There seems to be two big ways to get some attention for your new PC at CES 2017. One is to make a bold, powerful gaming system like the triple-screen Project Valerie from Razer. The other is to bring a new two-in-one hybrid that blurs the line between laptop and tablet. These flipping, folding, transforming touchscreen laptops were everywhere at the show, from inexpensive Chromebooks to high-end business hybrids.

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The most eye-catching was Dell’s XPS 13 2-in-1, a hybrid offshoot of the popular XPS 13 laptop, known for its micro-thin bezel around the screen. But perhaps a bit more interesting are Dell’s two new hybrids from its business Latitude line. The Latitude 5285 is a Surface-a-like, but with a trigger button on the bottom that pops the kickstand out when you press the edge down on a table. Meanwhile the Latitude 7285 (because Dell always goes for really memorable names that will stick with you) is the first Dell system to work with a custom wireless charging pad.

Lenovo and HP both showed up here at CES with a mix of consumer and business hybrids. The Lenovo Miix 720 is about as close as we’re going to get to a next-gen Surface Pro until Microsoft decides to release one (and yes, the clip-on keyboard comes with it). The ThinkPad X1 Yoga get a modest spec update, but remains a favorite because of its stunning OLED screen option.

Bucking the thin-at-all-costs trend, HP actually made its Spectre x360 high-end 15-inch hybrid a touch thicker than last year’s model, in order to add a 23 percent larger battery, which is a trade-off I’m happy to make. However, I’m generally a bigger fan of the EliteBook business line, and HP also introduced the EliteBook x360, which is slim and more than a little Mac-like.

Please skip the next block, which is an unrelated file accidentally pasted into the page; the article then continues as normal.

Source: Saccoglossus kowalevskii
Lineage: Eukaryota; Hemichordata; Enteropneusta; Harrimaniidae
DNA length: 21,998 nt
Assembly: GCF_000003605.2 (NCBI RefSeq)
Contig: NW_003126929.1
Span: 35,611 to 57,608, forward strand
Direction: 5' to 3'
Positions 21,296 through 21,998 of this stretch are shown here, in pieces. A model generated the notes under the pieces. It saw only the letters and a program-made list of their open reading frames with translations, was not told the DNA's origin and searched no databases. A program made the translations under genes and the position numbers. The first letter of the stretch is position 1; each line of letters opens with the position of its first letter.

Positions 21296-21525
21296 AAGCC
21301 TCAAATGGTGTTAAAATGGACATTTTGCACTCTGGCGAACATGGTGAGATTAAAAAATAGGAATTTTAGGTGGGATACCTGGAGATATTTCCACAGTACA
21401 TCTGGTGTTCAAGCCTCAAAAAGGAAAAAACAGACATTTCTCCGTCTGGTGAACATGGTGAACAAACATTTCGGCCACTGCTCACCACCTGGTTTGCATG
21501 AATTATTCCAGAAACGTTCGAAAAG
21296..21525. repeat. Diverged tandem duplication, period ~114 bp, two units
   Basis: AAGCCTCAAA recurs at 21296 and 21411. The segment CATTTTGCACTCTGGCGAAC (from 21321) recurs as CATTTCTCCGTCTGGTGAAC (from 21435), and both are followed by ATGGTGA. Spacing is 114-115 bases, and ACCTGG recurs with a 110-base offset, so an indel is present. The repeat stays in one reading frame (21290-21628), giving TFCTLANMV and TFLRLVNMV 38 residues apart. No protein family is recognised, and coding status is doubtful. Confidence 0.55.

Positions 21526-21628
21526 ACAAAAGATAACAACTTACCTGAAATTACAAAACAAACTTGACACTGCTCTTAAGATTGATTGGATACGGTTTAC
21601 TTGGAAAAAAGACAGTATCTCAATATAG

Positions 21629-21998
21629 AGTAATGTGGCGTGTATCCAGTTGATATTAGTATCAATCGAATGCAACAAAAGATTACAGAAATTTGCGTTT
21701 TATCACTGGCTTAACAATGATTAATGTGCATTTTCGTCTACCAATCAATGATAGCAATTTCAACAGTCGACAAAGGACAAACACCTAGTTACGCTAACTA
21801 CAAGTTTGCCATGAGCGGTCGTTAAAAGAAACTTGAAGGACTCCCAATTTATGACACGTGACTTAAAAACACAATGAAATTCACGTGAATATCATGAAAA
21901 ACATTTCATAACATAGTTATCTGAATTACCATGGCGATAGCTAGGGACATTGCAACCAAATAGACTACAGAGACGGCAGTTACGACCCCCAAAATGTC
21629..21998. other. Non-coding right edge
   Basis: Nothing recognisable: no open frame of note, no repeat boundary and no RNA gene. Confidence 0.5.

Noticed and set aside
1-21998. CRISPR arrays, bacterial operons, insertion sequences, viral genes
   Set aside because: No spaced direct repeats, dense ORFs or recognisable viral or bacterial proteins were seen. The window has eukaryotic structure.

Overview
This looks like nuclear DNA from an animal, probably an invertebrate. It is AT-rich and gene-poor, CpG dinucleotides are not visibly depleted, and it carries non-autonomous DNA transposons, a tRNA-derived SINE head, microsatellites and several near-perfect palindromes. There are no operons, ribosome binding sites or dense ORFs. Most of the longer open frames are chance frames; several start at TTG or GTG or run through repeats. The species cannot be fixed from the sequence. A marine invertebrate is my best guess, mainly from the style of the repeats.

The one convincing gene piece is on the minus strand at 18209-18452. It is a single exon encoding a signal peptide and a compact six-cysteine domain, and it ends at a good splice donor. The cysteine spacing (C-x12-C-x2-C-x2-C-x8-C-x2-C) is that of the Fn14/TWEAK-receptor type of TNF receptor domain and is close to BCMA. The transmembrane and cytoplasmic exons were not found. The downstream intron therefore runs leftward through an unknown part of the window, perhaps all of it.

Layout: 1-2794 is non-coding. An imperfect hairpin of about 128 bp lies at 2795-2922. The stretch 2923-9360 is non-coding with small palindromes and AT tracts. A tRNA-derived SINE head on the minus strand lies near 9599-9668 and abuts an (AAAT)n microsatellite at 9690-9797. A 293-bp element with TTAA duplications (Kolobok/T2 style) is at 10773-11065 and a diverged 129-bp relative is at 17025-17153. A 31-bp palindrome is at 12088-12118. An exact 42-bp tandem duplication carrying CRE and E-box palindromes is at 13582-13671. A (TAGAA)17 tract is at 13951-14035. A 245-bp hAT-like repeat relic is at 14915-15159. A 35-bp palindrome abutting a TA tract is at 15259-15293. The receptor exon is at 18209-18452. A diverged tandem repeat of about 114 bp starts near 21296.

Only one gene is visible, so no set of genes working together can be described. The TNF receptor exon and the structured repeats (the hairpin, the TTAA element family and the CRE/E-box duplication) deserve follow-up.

But my overall favorite hybrid was also my favorite Chromebook. The Samsung Chromebook Pro is a slightly upscale Chrome OS laptop, with a 360-degree, 12.3-inch touchscreen and an all-metal body. The Pro has an Intel processor, while an otherwise identical Chromebook Plus version runs off an ARM chip.

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A tiny stylus comes tucked away in the base, but the real winning feature here comes from the close collaboration with Google to make this a showcase for new Chromebook features. This is one of the first Chromebooks to support Android apps from the Google Play store, which opens up a huge new world of available software, from games to photo editing, and comes closer to closing the gap between Chrome OS and Android.

And if you’re looking for something with a bit more oomph than your average hybrid, the other big CES laptop trend was gaming laptops, from basic budget boxes to wild, oversized moonshots.

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